Ottawa, the capital city of Canada, is known for its iconic landmarks and museums. But beyond the tourist hotspots, there are many hidden gems waiting to be discovered. These off-the-beaten-path destinations offer a unique glimpse into the city’s culture, history, and natural beauty. In this article, we’ll explore some of Ottawa’s best-kept secrets that are worth checking out.
The Central Experimental Farm
Located just a few kilometers west of downtown Ottawa, the Central Experimental Farm is a vast agricultural research station that has been in operation since 1886. The farm covers over 4 square kilometers and features various crop fields, gardens, and greenhouses. Visitors can take a self-guided tour of the farm, which includes stops at the Arboretum, Ornamental Gardens, and the Agriculture and Food Museum. The farm is an excellent place to learn about Canadian agriculture, horticulture, and plant science. It’s also a peaceful oasis in the middle of the city, perfect for a picnic or a stroll.
Mer Bleue Bog
If you’re looking for a unique natural attraction, the Mer Bleue Bog is a must-visit destination. Located in the east end of Ottawa, this 3,500-hectare wetland is one of the largest bogs in southern Ontario. The bog is home to many rare and endangered plant and animal species, including the eastern timber wolf, the snapping turtle, and the pitcher plant. Visitors can explore the boardwalk trail that winds through the bog, offering stunning views of the wetland and its inhabitants. The trail is accessible year-round, but it’s particularly beautiful in the fall when the leaves change color.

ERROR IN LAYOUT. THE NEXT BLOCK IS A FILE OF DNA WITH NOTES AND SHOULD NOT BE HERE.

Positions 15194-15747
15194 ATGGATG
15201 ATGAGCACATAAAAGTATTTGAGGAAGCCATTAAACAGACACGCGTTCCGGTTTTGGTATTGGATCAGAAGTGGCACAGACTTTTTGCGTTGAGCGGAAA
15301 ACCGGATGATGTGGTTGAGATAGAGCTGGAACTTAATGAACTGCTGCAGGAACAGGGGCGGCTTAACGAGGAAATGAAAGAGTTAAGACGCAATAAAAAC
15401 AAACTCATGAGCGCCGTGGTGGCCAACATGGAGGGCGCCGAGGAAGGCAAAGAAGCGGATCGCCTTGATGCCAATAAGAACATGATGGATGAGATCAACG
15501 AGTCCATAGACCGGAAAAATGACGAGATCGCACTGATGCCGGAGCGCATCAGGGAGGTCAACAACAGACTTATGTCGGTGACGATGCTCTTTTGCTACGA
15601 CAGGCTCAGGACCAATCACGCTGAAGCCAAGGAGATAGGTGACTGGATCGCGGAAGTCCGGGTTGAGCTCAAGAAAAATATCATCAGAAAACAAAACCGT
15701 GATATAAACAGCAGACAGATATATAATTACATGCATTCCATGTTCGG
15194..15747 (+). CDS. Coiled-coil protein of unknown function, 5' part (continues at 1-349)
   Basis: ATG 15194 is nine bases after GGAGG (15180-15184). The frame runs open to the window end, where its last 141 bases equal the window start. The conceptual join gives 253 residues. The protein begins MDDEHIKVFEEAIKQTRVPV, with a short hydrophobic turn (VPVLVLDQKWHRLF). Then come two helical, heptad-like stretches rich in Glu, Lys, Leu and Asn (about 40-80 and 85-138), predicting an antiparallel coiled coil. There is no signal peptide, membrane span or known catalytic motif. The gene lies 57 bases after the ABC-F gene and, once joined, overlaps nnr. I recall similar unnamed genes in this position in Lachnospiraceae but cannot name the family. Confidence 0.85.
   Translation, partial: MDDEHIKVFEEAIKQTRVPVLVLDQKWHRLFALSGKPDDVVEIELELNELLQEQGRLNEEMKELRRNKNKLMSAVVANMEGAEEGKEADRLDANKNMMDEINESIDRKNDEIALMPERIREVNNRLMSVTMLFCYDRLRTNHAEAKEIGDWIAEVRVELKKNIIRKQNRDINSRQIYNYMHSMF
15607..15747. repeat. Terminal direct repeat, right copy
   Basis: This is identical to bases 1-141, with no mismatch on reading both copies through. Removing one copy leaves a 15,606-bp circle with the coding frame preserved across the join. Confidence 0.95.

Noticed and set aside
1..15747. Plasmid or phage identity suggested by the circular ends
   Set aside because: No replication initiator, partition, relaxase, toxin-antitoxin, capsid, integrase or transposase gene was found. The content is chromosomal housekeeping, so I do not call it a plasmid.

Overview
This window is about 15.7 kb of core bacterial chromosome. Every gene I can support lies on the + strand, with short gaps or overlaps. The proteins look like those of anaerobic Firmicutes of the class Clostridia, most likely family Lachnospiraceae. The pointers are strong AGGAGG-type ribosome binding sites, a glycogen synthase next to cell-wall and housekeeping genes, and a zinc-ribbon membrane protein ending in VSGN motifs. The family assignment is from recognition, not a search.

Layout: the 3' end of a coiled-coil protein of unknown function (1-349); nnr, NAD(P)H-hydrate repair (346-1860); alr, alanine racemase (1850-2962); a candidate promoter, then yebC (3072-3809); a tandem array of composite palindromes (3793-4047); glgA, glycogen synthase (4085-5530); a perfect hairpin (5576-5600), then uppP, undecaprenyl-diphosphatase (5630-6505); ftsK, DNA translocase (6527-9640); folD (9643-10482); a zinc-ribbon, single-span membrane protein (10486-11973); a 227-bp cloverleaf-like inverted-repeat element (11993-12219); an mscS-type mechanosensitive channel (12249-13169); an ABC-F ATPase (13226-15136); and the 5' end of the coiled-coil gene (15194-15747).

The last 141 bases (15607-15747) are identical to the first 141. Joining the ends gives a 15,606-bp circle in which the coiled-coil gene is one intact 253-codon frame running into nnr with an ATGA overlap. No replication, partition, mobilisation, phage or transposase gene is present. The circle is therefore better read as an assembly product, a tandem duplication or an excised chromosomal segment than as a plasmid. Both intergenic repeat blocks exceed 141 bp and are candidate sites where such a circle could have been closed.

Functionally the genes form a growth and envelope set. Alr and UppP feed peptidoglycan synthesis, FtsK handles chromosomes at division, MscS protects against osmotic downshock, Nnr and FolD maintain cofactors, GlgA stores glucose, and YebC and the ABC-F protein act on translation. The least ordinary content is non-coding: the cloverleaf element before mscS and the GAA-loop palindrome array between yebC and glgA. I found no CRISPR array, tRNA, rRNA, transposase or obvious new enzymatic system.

Watson’s Mill is a historic gristmill located in Manotick, a charming village on the Rideau River just south of Ottawa. The mill was built in 1860 and is one of the few remaining operating gristmills in Ontario. Visitors can tour the mill, learn about its history and operations, and even watch as grain is ground into flour using traditional methods. The mill is also home to a museum that features exhibits on local history and culture. After exploring the mill, take a stroll through Manotick’s quaint downtown, which is home to many shops, restaurants, and cafes.
Diefenbunker: Canada’s Cold War Museum
The Diefenbunker is a fascinating museum located just outside of Ottawa in Carp. The museum is housed in a former government bunker that was built during the Cold War to protect Canada’s government officials in the event of a nuclear attack. The bunker is now open to the public and offers a unique glimpse into the country’s history and the realities of the Cold War. Visitors can explore the bunker’s many rooms, including the prime minister’s office, the communication center, and the decontamination room. The museum also hosts various events and programs, such as movie nights, escape rooms, and haunted tours.
The ByWard Market